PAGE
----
That is YOUR interpretation of what the Early Church said. It is not infallible, by your own admission.

You might try taking a different track in your argumentation, if you want to make an impact.

Grace and peace,

David Bryan said...

Yes, that may be true--I had to read the Fathers and arrive at conclusions myself. My delight was considerable when I found a Church who's felt this way all along and had been waiting for me...

Nevertheless, it is interesting to note that, on all these stances the Early Church takes (according to "my interpretation") Scripture is used as a proof, as it should be. There exists, then, an ancient interpretive body of work aimed towards the Scriptures which is very much at odds with Evangelical thought, according to my thinking. On the other hand, Evangelicals, while very quick to defend their views using Scripture, are (in every discussion I have had) either not familiar enough with the Fathers to discuss their views or forced to jettison the Fathers because they simply cannot harmonize Evangelicalism's views with those of the Early Church.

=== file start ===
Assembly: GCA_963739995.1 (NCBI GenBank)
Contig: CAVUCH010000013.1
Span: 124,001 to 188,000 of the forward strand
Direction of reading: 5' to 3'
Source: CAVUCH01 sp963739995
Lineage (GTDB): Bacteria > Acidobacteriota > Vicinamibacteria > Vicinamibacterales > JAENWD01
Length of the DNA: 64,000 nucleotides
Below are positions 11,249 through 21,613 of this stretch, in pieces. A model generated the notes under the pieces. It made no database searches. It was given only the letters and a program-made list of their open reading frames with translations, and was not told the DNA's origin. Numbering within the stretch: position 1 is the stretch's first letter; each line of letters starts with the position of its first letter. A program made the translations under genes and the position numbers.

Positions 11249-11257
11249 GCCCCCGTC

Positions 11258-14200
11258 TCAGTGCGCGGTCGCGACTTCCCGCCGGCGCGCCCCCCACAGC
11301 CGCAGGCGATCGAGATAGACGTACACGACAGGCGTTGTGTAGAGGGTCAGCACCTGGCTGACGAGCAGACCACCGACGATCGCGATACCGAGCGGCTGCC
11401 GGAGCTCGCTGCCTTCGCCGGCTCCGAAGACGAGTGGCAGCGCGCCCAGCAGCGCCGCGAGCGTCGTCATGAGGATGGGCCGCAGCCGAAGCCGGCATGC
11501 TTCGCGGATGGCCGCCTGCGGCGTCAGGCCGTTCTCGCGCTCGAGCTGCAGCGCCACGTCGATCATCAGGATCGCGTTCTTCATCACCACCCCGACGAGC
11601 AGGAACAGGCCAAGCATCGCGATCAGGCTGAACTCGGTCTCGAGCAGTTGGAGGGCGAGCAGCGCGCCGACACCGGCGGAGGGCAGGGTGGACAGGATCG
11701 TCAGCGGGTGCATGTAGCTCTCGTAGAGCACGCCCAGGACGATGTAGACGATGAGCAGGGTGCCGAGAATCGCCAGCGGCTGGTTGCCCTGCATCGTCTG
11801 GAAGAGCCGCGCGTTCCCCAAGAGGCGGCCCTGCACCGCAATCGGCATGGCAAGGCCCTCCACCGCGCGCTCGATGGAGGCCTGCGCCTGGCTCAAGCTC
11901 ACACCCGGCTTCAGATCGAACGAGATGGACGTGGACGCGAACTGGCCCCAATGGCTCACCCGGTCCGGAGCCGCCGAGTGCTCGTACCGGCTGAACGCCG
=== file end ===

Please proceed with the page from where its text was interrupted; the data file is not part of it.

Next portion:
The matter, then, for Evangelicals becomes this: if this is merely my interpretation--or, at the most, that of my Church--of the corpus of the Fathers works, there should be a reasonable way to harmonize the views of the Early Church on the subjects I listed in the post with those of contemporary Evangelicalism.

I welcome you to read the Apostolic Fathers (Clement of Rome, Ignatius of Antioch, Irenaus of Lyons, Justin Martyr, Hyppolytus, Polycarp) as well as folks like Clement of Alexandria, Tatian, Origen and Tertullian (these last two before their respective slips into universalism and montanism, of course), Lactanius, Cyprian of Carthage, and the Apostolic Constitutions. After reading these, I welcome you to provide either proof of their complete disagreement with each other on these matters, or (even better) proof that they, instead, would be much more familiar with the contemporary Evangelical approach to things. My guess is that you will have your work cut out for you.

But that could just be my interpretation. *wink*

The Rambler said...

One thing about all of this that bothers me, is that we have these arguments to begin with.

What I mean by this, is that there's something obnoxious about the idea that an obscure, partial oracle (or oracles) are somehow being dropped from the sky, and we have to all fight and scrap to figure out what it means.